Newton and Leibniz's versions of calculus

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I am currently trying to research the calculus performed by both Newton and Leibniz. Specifically, their use of limits and infinite series in each of their versions.

However, I am having some trouble finding any information regarding this. I know that Newton, for example, founded his version of calculus on the concept of limits. But nowhere seems to expand on this!

So I was hoping that someone could shed some light on the topic for me or point me in the right direction.

Thanks in advance
 

Answers and Replies

  • #2
Gib Z
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First read the basic literature on the internet, such as found here: http://en.wikipedia.org/wiki/History_of_calculus .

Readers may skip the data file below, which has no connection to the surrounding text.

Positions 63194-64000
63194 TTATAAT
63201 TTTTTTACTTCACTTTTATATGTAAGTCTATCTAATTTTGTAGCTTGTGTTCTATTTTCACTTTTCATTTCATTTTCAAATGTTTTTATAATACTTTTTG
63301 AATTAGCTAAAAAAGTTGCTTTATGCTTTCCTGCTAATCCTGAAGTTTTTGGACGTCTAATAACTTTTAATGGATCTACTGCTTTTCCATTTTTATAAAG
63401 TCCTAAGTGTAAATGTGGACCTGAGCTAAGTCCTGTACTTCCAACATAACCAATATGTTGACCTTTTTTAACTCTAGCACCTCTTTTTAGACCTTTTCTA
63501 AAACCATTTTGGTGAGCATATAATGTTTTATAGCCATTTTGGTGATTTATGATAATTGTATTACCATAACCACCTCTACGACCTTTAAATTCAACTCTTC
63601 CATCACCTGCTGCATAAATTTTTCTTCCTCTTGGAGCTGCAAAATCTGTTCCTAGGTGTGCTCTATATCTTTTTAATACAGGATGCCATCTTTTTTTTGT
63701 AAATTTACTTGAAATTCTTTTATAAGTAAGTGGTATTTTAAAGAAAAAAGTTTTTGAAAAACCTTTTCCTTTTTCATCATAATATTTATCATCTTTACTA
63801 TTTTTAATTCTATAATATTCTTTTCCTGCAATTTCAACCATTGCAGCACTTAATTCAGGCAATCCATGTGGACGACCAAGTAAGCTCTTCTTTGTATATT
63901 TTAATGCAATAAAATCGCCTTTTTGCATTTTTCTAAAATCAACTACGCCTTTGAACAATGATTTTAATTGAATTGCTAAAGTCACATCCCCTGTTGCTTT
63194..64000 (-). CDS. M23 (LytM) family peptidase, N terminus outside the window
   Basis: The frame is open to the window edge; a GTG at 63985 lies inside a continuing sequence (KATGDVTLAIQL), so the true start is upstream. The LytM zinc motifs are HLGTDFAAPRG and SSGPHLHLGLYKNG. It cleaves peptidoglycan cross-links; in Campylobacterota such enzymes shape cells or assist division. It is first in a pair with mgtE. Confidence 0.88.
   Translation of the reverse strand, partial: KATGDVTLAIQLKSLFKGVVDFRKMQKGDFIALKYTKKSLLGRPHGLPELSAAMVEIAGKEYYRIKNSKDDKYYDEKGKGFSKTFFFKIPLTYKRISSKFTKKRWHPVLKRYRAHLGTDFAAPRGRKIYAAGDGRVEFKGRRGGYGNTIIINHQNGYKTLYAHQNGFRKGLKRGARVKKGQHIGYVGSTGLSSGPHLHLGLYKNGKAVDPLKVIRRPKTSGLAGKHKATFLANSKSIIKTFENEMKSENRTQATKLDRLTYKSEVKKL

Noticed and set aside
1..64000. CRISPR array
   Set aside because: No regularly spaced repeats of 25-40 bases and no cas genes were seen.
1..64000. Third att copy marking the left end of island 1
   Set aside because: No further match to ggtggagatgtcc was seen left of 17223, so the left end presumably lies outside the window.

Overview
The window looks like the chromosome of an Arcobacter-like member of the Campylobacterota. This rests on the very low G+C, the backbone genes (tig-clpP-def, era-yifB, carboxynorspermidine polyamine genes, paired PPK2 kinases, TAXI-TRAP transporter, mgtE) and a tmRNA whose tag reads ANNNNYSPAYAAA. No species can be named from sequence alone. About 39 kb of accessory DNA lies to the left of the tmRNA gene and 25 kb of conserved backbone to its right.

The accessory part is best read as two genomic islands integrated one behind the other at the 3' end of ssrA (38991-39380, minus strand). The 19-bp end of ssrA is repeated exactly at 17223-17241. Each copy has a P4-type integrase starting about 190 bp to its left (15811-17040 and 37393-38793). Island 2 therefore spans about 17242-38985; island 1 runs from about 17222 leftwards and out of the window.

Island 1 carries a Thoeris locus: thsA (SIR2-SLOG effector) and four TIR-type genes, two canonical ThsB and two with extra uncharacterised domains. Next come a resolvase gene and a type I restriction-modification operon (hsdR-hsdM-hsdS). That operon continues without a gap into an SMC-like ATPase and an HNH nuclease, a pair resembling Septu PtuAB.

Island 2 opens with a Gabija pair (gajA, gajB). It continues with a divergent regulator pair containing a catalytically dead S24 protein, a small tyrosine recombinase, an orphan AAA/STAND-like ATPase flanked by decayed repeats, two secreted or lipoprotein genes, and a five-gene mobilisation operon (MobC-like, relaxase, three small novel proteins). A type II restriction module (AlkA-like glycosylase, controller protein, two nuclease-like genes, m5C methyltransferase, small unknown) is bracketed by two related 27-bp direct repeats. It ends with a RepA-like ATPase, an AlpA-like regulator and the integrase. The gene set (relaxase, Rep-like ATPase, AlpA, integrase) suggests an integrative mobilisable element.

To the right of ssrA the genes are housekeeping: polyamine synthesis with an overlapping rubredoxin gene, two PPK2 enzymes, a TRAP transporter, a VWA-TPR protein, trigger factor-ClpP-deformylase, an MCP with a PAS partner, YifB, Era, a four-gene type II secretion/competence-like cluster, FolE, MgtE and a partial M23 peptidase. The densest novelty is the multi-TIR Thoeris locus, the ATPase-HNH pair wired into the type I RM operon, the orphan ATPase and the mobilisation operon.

If those are not not in enough detail or don't have an interesting writing style, you'll have to get a book. There are many on the history of calculus and analysis. A lecturer recommended to me "The Calculus Gallery: Masterpieces from Newton to Lebesgue, William Dunham", and from the excerpts I've seen, it is excellent. You can pick up a used copy on Amazon for $13. I doubt you'd find it in your local library though.
 
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If you really want to be thorough you could try reading Newton's original book on Calculus http://www.archive.org/details/methodoffluxions00newt" [Broken]. Go down to the two Scholiums for his verbal explanations, or if you're more adventurous you could try to actually understand the Lemmas and their proofs
 
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